They knew it was coming.
That didn’t make the confirmation that arrived Friday for high school students that the spring sports season was complete before it ever really started any easier to take, especially for the Capital Region’s seniors who won’t get to play those final games with their childhood friends.
In the end, restrictions put in place because of the COVID-19 pandemic left the spring sports season to consist of several days of practice before it was halted in mid-March along with in-person classroom instruction. Gov. Andrew Cuomo announced Friday that school buildings will remain closed through the academic year, thus ending the chance for some type of abbreviated spring sports season.
For the Capital Region’s high school seniors, that means senior-day and senior-night celebrations now join the list of events they’ve lost from their final year of high school.
Here is how five of those seniors reacted to Friday’s development.
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Along with so many of her classmates and teammates, Johnstown senior Madison Delgado spent so many hours last summer working to make sure they could play sports during the 2019-20 academic year after budget cuts left the school’s athletic programs needing to raise hundreds of thousands of dollars.
Delgado was able to play soccer last fall, but lost her lacrosse season, which was set to see Johnstown attempt to defend the area championship it won in 2019.
“It’s tough because most of us put so much time and effort into raising that money just to have a chance to play — and now we can’t,” Delgado said. “It’s tough to wrap your head around that.”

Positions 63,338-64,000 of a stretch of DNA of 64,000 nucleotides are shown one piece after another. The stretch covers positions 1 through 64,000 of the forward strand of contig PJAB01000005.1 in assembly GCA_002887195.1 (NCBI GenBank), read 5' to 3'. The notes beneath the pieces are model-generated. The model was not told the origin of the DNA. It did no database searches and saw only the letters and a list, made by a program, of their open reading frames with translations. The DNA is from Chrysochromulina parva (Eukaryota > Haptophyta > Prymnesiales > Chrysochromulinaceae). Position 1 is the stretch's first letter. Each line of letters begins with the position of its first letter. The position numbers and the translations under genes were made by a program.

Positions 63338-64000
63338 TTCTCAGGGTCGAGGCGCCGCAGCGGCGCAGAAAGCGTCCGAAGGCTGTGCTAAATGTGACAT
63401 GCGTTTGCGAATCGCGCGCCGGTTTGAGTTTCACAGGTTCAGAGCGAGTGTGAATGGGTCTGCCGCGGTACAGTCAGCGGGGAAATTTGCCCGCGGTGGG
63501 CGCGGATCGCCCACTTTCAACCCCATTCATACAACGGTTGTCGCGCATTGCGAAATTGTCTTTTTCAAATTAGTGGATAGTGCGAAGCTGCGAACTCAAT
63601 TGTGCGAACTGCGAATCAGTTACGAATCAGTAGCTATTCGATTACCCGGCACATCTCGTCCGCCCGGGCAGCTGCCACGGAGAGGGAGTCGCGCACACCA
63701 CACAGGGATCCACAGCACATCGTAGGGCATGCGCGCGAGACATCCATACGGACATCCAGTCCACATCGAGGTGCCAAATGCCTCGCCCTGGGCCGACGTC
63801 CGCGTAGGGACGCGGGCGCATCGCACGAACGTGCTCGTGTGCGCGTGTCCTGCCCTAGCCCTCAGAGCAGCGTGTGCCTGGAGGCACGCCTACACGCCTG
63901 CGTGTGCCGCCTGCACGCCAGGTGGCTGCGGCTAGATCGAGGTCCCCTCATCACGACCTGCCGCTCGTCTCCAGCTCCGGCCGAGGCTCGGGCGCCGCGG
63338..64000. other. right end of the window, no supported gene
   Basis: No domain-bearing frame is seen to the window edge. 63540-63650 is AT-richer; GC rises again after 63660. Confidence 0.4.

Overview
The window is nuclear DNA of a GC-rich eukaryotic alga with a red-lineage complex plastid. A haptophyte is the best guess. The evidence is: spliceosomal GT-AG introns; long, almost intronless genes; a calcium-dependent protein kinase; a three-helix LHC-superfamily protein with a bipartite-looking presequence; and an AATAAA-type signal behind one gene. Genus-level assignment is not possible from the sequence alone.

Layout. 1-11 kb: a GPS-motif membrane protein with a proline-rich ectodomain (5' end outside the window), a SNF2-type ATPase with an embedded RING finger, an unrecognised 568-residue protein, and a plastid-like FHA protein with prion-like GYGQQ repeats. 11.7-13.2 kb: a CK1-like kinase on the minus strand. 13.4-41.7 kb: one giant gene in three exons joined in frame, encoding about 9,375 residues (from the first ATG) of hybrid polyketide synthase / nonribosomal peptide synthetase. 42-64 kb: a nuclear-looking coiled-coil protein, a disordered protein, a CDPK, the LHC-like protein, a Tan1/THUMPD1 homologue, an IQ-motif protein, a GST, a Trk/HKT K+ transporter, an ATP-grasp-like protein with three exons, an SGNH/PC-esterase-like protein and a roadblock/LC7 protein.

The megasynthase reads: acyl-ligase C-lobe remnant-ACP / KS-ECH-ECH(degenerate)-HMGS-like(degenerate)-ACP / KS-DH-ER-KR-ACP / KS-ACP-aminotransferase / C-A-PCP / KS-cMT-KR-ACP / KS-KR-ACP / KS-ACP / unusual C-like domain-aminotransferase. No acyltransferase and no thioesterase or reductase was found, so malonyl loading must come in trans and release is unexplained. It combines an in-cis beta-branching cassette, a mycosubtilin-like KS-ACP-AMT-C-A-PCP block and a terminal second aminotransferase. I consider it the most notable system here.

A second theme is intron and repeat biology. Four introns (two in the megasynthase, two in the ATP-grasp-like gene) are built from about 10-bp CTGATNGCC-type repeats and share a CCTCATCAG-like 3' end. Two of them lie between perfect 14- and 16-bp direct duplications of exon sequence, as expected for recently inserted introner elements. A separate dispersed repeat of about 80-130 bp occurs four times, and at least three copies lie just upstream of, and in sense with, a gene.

An all-state selection last year as a defender, the 17-year-old Delgado was excited to play one final high school season with her friends, and especially with her younger sister Brooke.
“So I was heartbroken,” Delgado said. “This is my last season, and I was looking forward to playing my last season with my amazing team. Now, it’s not going to happen.”
Delgado said she knew Friday’s decision was likely to be made, “but I was just praying we’d get past this and we could have a lacrosse season.” Her team stayed connected on a daily basis even since in-person practices and competitions were first suspended, though, and she doesn’t expect the season’s cancellation to change that.
“We’re a tight-knit team,” said Delgado, who will head next to SUNY Cobleskill. “I’m pretty sure we’re all going to keep doing all that stuff together.”
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Noah Foster was looking to make an impact one more time as a first-year member of the Notre Dame-Bishop Gibbons outdoor track and field team.
He was eyeing a spot on the Golden Knights’ 400-meter relay unit when spring practice was halted in March due to the coronavirus, and never got a chance to show off the speed that made him so difficult to defend as an all-star football receiver during the fall.
“I was going to do it for the fun of it,” said the senior, who ran a 4.4-second 40-yard dash at the Syracuse camp. “Plus, it would have been good training. A good way to stay in shape.”
Foster is still working out every day on his own, but he’d rather be doing it surrounded by teammates, and with other Golden Knights nearby on adjacent playing fields.
“I feel bad for all of the sports players, especially the seniors,” Foster said. “I grew up with a lot of these kids.”
Foster scored 25 touchdowns including 15 on receptions during the football season when his Holy Trinity team reached the Section II Class B title game. On the basketball court, he averaged 18 points for a Bishop Gibbons squad that won 18 times and captured the Western Athletic Conference Hudson Division championship.
“I was looking forward to the [spring] season,” said Foster, who is considering several colleges. “It would have been a blast.”
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Schalmont senior sprinter Mia D’Ambrosio is holding out hope that her sensational high school career will include a finishing kick at the outdoor nationals, which have been pushed back to July 16-19 in North Carolina.
“I just want one more,” the 18-year-old said. “I want to put it all out there. I don’t know if I’ll get that chance, but as of now, it’s still on.”